In addition to tournament qualifying opportunities, the R&A will also conduct four final qualifying events across Great Britain and Ireland on July 3, where three spots will be available at each site.

    Here's a look at the full roster of tournaments where Open berths will be awarded:

    Emirates Australian Open (Nov. 23-26): Top three players (not otherwise exempt) among top 10 and ties

    Joburg Open (Dec. 7-10): Top three players (not otherwise exempt) among top 10 and ties

    SMBC Singapore Open (Jan. 18-21): Top four players (not otherwise exempt) among top 12 and ties

    Mizuno Open (May 24-27): Top four players (not otherwise exempt) among top 12 and ties

    HNA Open de France (June 28-July 1): Top three players (not otherwise exempt) among top 10 and ties

    The National (June 28-July 1): Top four players (not otherwise exempt) among top 12 and ties

    Dubai Duty Free Irish Open (July 5-8): Top three players (not otherwise exempt) among top 10 and ties

    The Greenbrier Classic (July 5-8): Top four players (not otherwise exempt) among top 10 and ties

    Aberdeen Standard Investments Scottish Open (July 12-15): Top three players (not otherwise exempt) among top 10 and ties

    John Deere Classic (July 12-15): Top player (not otherwise exempt) among top five and ties

    Stock Watch: Lexi, Justin rose or fall this week?

    By Ryan LavnerNovember 21, 2017, 2:36 pm

    Each week on GolfChannel.com, we’ll examine which players’ stocks and trends are rising and falling in the world of golf.

    RISING

    Jon Rahm (+9%): Just imagine how good he’ll be in the next few years, when he isn’t playing all of these courses for the first time. With no weaknesses in his game, he’s poised for an even bigger 2018.

    Austin Cook (+7%): From Monday qualifiers to Q-School to close calls on the Web.com, it hasn’t been an easy road to the big leagues. Well, he would have fooled us, because it looked awfully easy as the rookie cruised to a win in just his 14th Tour start.

    Ariya (+6%): Her physical tools are as impressive as any on the LPGA, and if she can shore up her mental game – she crumbled upon reaching world No. 1 – then she’ll become the world-beater we always believed she could be.  

    Tommy Fleetwood (+4%): He ran out of gas in Dubai, but no one played better on the European Tour this year than Fleetwood, Europe’s new No. 1, who has risen from 99th to 18th in the world.   

    Lexi (+1%): She has one million reasons to be pleased with her performance this year … but golf fans are more likely to remember the six runners-up and two careless mistakes (sloppy marking at the ANA and then a yippy 2-footer in the season finale) that cost her a truly spectacular season.


    FALLING

    J-Rose (-1%): Another high finish in Dubai, but his back-nine 38, after surging into the lead, was shocking. It cost him not just the tournament title, but also the season-long race.  

    Hideki (-2%): After getting blown out at the Dunlop Phoenix, he made headlines by saying there’s a “huge gap” between he and winner Brooks Koepka. Maybe something was lost in translation, but Matsuyama being too hard on himself has been a familiar storyline the second half of the year. For his sake, here’s hoping he loosens up.

    Golf-ball showdown (-3%): Recent comments by big-name stars and Mike Davis’ latest salvo about the need for a reduced-flight ball could set up a nasty battle between golf’s governing bodies and manufacturers.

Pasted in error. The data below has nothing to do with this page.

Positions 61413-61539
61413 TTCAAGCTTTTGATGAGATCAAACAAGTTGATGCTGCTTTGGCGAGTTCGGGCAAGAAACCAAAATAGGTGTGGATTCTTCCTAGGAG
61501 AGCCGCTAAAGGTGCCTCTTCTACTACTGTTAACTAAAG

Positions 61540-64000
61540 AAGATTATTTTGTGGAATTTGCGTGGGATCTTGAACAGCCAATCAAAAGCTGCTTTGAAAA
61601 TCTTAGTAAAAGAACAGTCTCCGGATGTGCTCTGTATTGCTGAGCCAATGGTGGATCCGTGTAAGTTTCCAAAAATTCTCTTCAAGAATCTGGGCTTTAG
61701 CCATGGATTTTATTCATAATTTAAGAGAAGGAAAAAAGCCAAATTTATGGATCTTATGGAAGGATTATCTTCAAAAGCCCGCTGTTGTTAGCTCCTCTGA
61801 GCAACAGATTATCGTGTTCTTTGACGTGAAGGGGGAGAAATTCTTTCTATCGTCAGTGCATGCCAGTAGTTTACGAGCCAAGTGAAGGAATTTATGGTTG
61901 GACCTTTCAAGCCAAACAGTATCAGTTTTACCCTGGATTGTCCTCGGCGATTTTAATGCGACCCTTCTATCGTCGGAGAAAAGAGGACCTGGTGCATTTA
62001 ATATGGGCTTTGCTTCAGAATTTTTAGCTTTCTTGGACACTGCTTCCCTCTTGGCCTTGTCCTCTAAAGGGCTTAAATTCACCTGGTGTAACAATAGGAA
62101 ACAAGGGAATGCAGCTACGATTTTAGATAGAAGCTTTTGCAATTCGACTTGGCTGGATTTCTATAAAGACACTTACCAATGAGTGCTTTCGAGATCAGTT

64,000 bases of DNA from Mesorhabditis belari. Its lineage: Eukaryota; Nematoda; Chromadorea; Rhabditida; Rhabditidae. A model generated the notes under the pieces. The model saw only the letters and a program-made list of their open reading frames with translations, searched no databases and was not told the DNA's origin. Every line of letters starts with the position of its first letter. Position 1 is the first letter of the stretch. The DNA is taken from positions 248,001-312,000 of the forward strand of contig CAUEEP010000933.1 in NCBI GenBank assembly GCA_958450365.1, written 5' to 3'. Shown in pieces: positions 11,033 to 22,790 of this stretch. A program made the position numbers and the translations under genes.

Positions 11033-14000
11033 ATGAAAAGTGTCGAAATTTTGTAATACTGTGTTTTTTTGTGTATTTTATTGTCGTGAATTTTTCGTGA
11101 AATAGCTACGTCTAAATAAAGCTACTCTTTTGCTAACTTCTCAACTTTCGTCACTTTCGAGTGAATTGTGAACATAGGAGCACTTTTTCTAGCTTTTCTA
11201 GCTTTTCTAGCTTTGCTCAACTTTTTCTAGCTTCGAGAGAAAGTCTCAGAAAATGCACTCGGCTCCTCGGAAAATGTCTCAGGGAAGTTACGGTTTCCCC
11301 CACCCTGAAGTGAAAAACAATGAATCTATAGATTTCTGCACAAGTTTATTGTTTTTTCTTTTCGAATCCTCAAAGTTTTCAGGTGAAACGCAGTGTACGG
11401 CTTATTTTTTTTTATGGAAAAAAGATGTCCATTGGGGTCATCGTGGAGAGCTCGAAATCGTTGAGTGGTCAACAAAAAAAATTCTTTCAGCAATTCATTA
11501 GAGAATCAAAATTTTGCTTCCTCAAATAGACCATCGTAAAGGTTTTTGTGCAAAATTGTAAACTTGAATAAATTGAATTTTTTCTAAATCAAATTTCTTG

DL3 (-4%): Boy, the 53-year-old is getting a little too good at rehab – in recent years, he has overcome a neck fusion, foot injury, broken collarbone and displaced thumb. Up next is hip-replacement surgery.

    LPGA Player of the Year (-5%): Sung Hyun Park and So Yeon Ryu tied for the LPGA’s biggest prize, with 162 points. How is there not a tiebreaker in place, whether it’s scoring average or best major performance? Talk about a buzzkill.

    Titleist's Uihlein fires back at Davis over distance

    By Golf Channel DigitalNovember 21, 2017, 12:59 am

    Consider Titleist CEO Wally Uihlein unmoved by Mike Davis' comments about the evolution of the golf ball – and unhappy.

    In a letter to the Wall Street Journal, the outlet which first published Davis' comments on Sunday, Uihlein took aim at the idea that golf ball distance gains are hurting the sport by providing an additional financial burden to courses.

    "Is there any evidence to support this canard … the trickle-down cost argument?” he wrote (via Golf.com). “Where is the evidence to support the argument that golf course operating costs nationwide are being escalated due to advances in equipment technology?"

    Pointing the blame elsewhere, Uihlein criticized the choices and motivations of modern architects.

    "The only people that seem to be grappling with advances in technology and physical fitness are the short-sighted golf course developers and the supporting golf course architectural community who built too many golf courses where the notion of a 'championship golf course' was brought on line primarily to sell real estate," he wrote.

    The Titleist CEO even went as far as to suggest that Tiger Woods' recent comments that "we need to do something about the golf ball" were motivated by the business interersts of Woods' ball sponsor, Bridgestone.

    "Given Bridgestone’s very small worldwide market share and paltry presence in professional golf, it would seem logical they would have a commercial motive making the case for a reduced distance golf ball," he added.

    Acushnet Holdings, Titleist's parent company, announced in September that Uihlein would be stepping down as the company's CEO at the end of this year but that he will remain on the company's board of directors.